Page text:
The Rolladen-Schneider LS6 is a 1-seater, 18-metre FAI class glider equipped with a bend flap. It was manufactured between 1984 and 2003 the prototype of the LS6, which was the replacement of the LS3 in the class FAI 15 meters, made its first flight in 1983. It began to be manufactured the following year and was the glider that remained in production for the longest time at Rolladen-Schneider. A total of 375 copies of all versions were constructed. From a trenched design to the past, LS6 has introduced composite materials for the fabrication of the structure, thin profiles for wings and tail, wing extensions and other devices that have been maintained on all LS gliders. Following. The design strategy is well illustrated by the fact that LS8, one of the best gliders in the standard class, is actually a “standardized” LS6. Gliders Akaflieg Darmstadt D41 (biplace side by side), LS9 and LS11 all have wings built in the mussels of the LS6. The LS6 has been replaced by the LS10, which is now produced by DG Flugzeugbau.
The LS6-C18 underwent a reduction of ballasts at 100 litres to adapt the wing extensions to a wingspan of 18 meters and an increase of the maximum speed to 280 km/h.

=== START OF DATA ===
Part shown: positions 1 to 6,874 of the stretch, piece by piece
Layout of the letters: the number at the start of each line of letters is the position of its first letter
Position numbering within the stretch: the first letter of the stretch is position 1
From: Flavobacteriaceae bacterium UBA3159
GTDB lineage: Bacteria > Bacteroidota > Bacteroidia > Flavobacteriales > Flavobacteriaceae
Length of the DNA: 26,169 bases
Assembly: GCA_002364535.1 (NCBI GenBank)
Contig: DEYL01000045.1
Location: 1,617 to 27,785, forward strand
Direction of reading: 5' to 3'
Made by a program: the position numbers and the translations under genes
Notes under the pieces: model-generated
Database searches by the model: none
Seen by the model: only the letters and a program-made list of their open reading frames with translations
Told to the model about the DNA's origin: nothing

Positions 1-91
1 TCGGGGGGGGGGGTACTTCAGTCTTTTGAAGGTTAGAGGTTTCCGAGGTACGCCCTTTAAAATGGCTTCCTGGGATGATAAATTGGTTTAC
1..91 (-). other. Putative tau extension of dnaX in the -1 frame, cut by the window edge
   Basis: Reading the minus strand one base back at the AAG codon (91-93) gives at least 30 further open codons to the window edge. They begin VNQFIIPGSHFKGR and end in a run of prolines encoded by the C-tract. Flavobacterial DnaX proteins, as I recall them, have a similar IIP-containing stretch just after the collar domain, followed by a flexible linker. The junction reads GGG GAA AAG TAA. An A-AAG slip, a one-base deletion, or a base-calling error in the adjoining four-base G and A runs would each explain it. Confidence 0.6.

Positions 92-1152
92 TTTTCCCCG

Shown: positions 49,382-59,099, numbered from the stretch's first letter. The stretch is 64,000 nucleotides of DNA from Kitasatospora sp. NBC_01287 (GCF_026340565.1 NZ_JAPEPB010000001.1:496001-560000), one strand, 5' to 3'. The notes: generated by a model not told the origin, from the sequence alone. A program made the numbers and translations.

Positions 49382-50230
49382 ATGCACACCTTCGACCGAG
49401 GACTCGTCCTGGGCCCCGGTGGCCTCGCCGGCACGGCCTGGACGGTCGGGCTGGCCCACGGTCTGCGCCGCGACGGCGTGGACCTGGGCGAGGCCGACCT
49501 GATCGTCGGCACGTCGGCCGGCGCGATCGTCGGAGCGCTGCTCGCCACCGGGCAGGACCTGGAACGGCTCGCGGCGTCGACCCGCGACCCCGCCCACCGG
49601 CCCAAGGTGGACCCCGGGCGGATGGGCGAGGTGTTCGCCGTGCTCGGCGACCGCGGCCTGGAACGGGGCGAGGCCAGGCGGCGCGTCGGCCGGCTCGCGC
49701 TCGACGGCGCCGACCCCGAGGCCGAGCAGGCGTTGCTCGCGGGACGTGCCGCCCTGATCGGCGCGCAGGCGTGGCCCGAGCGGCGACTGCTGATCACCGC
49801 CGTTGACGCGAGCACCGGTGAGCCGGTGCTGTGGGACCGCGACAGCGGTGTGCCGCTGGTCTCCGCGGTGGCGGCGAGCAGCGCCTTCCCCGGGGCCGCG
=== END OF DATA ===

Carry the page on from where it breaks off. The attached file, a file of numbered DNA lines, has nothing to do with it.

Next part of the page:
Schleicher ASW 17
The ASW 17 was designed by Gerhard Waibel, supposedly as a development of the Schleicher ASW 12, but was an unintentionally new design. The Wing is in four sections. The camber-changing flaps are connected to the fins. It has Schempp-Hirth airbrakes plus an optional tail parachute. It first flew on 17 July 1971 and 55 were built before production stopped in 1976. ASW 17s came second in the World Gliding Championships in 1972, third in 1974. George Lee won in 1976 and in 1978 in an ASW 17. Hans-Werner Grosse broke several world records in his ASW 17 including: The record goal flight at 1.231 km in 1974, the triangular distance record 1.063 km in 1977 and then again at 1,306.9 km, and the 1.250 km speed triangle at 133.24 km/h in 1980. Karl Striedeck broke another record by a flight of 1,634.7 km out and return in 1977 in an ASW 17.